18 Dec 2015
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Security analytics and intelligence key for 2016

By Heather Wright

Security will continue to be a key focus for IT managers - and tech resellers - next year, with Ovum predicting that the ever upward climb in security spend will continue next year, with an emphasis on helping businesses know more about the threats they face.

The analyst firm says global security spend will exceed US$37 billion next year, as security attacks, ranging from opportunistic hackers using pre-built tools to targeted, well-resourced and, on occasion, state-sponsored cyber activity, continues to threaten businesses worldwide.

Ovum’s Security 2016 Trends to Watch report says the focus next year will be on helping organisations know more about the threats they face, with security intelligence and analytical capabilities used to map the threat landscape and find and take action against new and recurring threats.

It says 2016 will see more use being made of analytical and intelligence-based security tools to identify threats and help qualify the actions that need to be taken to keep businesses safe.

Ovum says the need for better security will also be driven by operational demands, as business information becomes more readily available – and consequently more vulnerable to cyberattacks – and increasing use of cloud-based services, user mobility and multiple devices adds complexity to security, particularly identity and access management requirements.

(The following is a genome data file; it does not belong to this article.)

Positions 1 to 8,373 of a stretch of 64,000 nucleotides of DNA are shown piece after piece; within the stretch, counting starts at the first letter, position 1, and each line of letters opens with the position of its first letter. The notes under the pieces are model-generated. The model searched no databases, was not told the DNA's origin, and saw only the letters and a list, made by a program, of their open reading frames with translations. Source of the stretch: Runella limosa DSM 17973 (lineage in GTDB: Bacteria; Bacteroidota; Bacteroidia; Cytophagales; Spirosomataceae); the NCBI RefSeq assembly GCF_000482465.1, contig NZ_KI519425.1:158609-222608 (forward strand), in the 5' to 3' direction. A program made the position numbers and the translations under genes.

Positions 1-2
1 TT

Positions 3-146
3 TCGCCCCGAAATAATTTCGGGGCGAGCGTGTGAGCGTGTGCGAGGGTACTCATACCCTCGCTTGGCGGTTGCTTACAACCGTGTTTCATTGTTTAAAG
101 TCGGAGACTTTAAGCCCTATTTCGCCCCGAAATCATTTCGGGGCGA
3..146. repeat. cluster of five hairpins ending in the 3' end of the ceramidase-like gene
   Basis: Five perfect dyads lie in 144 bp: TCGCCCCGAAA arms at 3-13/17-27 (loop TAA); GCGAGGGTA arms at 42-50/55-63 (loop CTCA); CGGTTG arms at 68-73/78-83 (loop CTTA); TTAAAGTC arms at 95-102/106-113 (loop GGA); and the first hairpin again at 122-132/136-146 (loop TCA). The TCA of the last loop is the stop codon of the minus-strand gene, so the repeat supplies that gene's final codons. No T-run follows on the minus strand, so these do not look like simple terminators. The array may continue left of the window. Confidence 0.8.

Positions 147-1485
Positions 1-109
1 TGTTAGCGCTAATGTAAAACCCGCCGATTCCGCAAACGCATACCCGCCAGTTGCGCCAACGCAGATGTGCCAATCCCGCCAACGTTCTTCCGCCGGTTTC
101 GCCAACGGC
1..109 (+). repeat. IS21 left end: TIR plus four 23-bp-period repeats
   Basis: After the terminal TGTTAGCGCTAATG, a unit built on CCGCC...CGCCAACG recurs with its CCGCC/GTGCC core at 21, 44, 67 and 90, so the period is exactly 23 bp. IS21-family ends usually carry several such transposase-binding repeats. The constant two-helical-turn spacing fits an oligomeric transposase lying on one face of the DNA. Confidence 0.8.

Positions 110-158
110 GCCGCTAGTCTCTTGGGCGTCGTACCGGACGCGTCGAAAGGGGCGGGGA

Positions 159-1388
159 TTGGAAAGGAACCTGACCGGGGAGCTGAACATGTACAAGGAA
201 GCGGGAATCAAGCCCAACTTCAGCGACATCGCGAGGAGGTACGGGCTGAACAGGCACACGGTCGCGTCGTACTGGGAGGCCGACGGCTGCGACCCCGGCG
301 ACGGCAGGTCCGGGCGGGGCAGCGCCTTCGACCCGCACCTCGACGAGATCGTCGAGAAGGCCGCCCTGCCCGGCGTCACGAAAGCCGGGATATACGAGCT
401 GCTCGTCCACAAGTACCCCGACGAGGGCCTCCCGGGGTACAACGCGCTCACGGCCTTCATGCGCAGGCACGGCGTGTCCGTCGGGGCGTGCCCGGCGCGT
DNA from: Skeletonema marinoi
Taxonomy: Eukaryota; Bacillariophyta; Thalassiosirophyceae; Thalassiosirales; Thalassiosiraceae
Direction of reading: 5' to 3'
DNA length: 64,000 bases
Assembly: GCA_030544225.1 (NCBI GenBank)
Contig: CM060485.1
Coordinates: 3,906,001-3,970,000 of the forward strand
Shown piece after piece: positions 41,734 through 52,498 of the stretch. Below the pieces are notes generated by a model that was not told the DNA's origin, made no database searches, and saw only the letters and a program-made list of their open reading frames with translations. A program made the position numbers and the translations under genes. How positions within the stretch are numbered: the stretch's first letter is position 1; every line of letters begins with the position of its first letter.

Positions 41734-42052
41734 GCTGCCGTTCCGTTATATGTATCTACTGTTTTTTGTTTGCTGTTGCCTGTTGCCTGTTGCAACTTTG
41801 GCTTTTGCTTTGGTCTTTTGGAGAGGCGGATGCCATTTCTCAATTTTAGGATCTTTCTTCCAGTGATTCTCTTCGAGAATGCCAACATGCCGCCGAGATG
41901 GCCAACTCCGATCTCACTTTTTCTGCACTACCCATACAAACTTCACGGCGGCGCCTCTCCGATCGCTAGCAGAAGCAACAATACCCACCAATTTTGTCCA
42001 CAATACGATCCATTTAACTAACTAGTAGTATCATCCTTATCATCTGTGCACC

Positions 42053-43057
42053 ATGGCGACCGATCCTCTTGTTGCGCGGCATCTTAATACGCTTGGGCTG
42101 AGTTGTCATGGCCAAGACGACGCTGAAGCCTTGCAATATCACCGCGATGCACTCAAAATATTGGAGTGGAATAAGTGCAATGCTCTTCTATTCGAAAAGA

“Industry coverage will include new technologies which have been designed to identify and address the risky actions that users are taking and the unauthorised, often cloud-based facilities they are choosing to use,” Ovum says.

Andrew Kellett, Ovum principal analyst for software – IT solutions, says security plaudits should go to software and service providers who can identify threats earlier and provide organisations with the quality of security intelligence they need to keep data safe.

“More realistically, it is likely to go to vendors who can spot security breaches soon after they occur and deal effectively with the aftermath of remediation,” Kellett says.

He says detection and remediation tools that can spot all types of malware and reduce recovery timelines after a breach will continue to have an important role as cybercrime, state-sponsored activities and advanced persistent threats continue to hit home next year, while social engineering that targets human frailties will continue to put business systems at risk.

“The focus on keeping user and business data safe is a key issue,” Kellett says.

“As such there needs to be far more interest in the control elements of security that define what users are allowed to do: what on-premise and cloud-based facilities and services they can, and cannot, use, what data resources they are allowed to access and where that data can be kept.”

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